Japan actually has a lot of space that is barely inhabited or not all--most it in its mountains. The land is simply too rugged and remote to be developed into anything other than tree farms (which are bad for the environment, I might add, since one-species 'forests' typically destroy the complex watersheds that help prevent floods while creating everything from pristine trout streams to seafood-rich estuaries).
Many Japanese refer to the 'countryside' or rural Japan as 'inaka', but compared to North America, the inaka of Japan is often quite densely populated and developed. (Think New Jersey or Delaware more than anything else).
This means that universities in 'rural' Japan still have to build UP in order to create space for classrooms, research laboratories and offices. This is more of a challenge than many might think because so many parts of Japan are hazardous earthquake zones where highrise development has been severely restricted.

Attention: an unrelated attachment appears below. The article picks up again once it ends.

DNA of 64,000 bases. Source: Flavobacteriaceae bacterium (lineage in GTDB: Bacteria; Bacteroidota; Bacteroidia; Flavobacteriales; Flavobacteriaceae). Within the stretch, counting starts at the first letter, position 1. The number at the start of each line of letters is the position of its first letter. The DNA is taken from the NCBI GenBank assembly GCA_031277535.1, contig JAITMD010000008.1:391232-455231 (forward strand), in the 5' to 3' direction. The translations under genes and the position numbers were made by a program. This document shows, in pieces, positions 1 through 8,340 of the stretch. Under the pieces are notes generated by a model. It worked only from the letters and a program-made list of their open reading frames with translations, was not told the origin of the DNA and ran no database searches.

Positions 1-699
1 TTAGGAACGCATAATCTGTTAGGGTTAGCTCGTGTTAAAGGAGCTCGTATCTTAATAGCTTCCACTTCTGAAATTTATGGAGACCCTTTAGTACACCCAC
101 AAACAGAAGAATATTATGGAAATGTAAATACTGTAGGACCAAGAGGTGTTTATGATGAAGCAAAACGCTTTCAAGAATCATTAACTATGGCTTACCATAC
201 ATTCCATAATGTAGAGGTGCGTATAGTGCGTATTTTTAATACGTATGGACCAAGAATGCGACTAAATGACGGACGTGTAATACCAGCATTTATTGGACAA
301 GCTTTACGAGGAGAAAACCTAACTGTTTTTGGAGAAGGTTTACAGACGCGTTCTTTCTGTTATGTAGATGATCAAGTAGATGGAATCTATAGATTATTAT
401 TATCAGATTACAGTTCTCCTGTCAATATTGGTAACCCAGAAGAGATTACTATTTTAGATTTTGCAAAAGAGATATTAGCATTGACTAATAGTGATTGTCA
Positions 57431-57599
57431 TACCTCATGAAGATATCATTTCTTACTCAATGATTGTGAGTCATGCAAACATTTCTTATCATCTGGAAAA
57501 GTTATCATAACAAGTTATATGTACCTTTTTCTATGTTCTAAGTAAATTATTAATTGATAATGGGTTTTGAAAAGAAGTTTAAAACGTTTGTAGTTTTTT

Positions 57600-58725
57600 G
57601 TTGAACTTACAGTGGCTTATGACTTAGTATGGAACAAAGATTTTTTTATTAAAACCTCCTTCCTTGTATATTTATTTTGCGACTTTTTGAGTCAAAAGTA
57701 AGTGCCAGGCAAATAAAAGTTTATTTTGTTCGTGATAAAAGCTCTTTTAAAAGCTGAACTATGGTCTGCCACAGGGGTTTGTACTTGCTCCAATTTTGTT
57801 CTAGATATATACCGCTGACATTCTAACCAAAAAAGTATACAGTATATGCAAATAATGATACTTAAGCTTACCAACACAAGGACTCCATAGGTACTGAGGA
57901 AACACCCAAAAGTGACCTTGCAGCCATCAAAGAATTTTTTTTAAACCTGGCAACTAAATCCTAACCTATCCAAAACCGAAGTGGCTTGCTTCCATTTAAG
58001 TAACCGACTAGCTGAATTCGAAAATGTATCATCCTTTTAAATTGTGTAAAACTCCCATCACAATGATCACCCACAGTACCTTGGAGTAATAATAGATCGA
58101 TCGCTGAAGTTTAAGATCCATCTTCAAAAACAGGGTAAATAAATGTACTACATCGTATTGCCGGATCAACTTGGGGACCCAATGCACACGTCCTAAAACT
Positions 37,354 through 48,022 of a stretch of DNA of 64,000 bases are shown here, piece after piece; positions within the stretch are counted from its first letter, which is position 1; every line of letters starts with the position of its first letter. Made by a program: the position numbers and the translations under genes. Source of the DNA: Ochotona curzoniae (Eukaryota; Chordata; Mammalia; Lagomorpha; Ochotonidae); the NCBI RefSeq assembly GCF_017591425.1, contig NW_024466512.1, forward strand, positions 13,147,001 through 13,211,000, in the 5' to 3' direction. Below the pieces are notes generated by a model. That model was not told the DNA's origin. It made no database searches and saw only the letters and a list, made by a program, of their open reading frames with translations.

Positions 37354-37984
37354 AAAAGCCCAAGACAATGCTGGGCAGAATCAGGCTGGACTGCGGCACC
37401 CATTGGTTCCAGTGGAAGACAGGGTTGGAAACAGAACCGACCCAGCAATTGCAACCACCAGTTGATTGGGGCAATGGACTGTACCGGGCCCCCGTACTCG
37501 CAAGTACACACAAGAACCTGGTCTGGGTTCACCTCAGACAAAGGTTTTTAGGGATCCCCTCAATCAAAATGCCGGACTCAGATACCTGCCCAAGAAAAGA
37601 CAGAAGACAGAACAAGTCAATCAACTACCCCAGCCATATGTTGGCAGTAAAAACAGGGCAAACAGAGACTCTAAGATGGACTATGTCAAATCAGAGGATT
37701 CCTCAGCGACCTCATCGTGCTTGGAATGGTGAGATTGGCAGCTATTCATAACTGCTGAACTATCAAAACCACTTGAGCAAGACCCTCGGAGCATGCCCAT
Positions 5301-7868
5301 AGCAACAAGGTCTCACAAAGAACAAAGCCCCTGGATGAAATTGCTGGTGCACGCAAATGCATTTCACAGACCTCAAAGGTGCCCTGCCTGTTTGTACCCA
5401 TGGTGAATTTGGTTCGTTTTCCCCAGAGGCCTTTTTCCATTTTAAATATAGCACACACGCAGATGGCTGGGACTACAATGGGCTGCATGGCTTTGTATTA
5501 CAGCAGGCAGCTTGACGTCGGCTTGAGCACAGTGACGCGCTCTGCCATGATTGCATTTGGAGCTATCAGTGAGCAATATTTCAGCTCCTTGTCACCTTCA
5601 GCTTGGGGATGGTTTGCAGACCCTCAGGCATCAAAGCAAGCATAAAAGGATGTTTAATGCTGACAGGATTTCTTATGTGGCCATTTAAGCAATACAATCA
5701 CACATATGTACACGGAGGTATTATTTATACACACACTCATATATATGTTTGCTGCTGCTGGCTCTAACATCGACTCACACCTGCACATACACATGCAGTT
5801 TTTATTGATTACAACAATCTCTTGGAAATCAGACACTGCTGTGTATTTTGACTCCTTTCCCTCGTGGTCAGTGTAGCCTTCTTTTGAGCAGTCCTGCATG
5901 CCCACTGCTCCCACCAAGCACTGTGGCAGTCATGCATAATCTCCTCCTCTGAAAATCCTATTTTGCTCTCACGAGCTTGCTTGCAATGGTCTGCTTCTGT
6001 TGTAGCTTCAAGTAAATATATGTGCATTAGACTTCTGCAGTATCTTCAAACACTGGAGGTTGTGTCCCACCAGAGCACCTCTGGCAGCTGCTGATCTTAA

Take for example two of the universities in Fukui City, where I live. Both the University of Fukui (a former national university) and Fukui University of Technology (a private university) have built highrise buildings on their main campuses in order to make space.
University of Fukui's highrise building (actually two buildings connected) in the sun of a rare fine November day.
The photo below has at its center the highrise building of Fukui University of Technology, which is about 1 mile due west of the University of Fukui. Both universities' main focus is their science and engineering programs, although University of Fukui recently added a college of medicine through a government-forced merger with a former national medical college.